But today that target of the satire is much narrower and much more pointed. After so many shootings in schools and other public places, and such open, visceral hatred of "The Other" (including our President) in today's culture, now the story becomes more about how that lack of empathy leads to acts of random, senseless violence. Because of the additional emotional impact of music, we understand these kids better and more fully in the stage show, and their darkness becomes much realer.
When the film debuted, the trench coat that Christian Slater wore as JD wasn't yet a reference to Dylan Klebold and Eric Harris, and nobody knew where Columbine High School was. The movie was a cautionary fable about what could happen. The musical is an exploration of what is happening.
Now in truth, there have been school shootings in America for hundreds of years, but it wasn't till 1999 and Columbine that we really sat up and noticed as a culture, for the first time really, recognizing societal issues in the horror.
The musical's original director and production staff in New York tried to work against all that extra post-Columbine weight, but they shouldn't have. Despite the many laughs, no one can watch this show without thinking of Columbine. The weight is there, and the show's writers, Larry O'Keefe and Kevin Murphy, have embraced that aspect of their story. They allow us, with songs like "Life Boat," "Seventeen," and "Kindergarten Boyfriend," to engage emotionally, rather than holding us at a satirical arm's length.
Maybe more than any other art form, musical theatre is always in a conversation with the culture. As I wrote in a post on the Fourth of July:
From its birth, the American musical theatre has been a form that could have emerged only from a culture like ours, a massive mashup of all (well, mostly Western) human culture, and the art form evolved as America evolved. The casts onstage became integrated as America became integrated. Female characters became overtly sexual (in shows like On the Town and Pal Joey) as American women became overtly sexual. Musical comedy morality became more ambiguous as mainstream American culture moved away from the certainties of traditional organized religion. Every choice made by writers, directors, and designers was political, and each choice either reinforced or challenged prevailing social and political values in America. No, No, Nanette in the 1920s was about wealth and its implications. Anything Goes in the 1930s was about American culture’s preoccupation with celebrity, particularly criminal celebrity. Gentlemen Prefer Blondes in the 1940s was about America’s reinvigorated postwar hypermaterialism.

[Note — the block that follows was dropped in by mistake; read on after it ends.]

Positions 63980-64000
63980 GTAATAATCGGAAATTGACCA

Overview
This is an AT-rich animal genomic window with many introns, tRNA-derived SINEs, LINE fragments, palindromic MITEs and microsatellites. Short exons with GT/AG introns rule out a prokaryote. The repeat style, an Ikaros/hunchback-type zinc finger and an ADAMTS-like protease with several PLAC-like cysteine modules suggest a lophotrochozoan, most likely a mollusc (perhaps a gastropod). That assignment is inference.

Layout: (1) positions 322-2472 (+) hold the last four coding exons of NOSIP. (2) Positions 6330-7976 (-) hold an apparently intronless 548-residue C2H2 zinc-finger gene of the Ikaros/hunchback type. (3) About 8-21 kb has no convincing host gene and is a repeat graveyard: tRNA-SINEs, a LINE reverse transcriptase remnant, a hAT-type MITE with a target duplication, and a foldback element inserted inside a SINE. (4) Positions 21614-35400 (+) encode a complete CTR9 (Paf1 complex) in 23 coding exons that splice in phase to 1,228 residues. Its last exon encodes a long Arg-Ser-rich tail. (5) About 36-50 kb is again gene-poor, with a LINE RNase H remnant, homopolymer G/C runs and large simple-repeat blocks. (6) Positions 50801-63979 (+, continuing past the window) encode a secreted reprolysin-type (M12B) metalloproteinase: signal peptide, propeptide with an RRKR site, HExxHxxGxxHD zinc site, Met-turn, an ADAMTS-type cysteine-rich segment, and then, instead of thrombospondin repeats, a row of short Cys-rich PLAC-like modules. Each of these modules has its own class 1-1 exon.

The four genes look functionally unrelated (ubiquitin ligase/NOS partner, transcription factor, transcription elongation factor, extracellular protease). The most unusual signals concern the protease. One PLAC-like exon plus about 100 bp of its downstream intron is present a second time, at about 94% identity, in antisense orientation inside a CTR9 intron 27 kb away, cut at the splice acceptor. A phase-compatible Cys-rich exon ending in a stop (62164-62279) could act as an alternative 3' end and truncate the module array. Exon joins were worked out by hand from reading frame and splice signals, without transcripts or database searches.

For a while during the late 90s and early 2000s, I wrote for In Theatre magazine, a very cool magazine covering New York commercial theatre and regional theatre across the country. I wrote several articles and reviews for them, while they lasted. My review of Lanford Wilson's Book of Days at the Rep even got quoted on the back of the published script!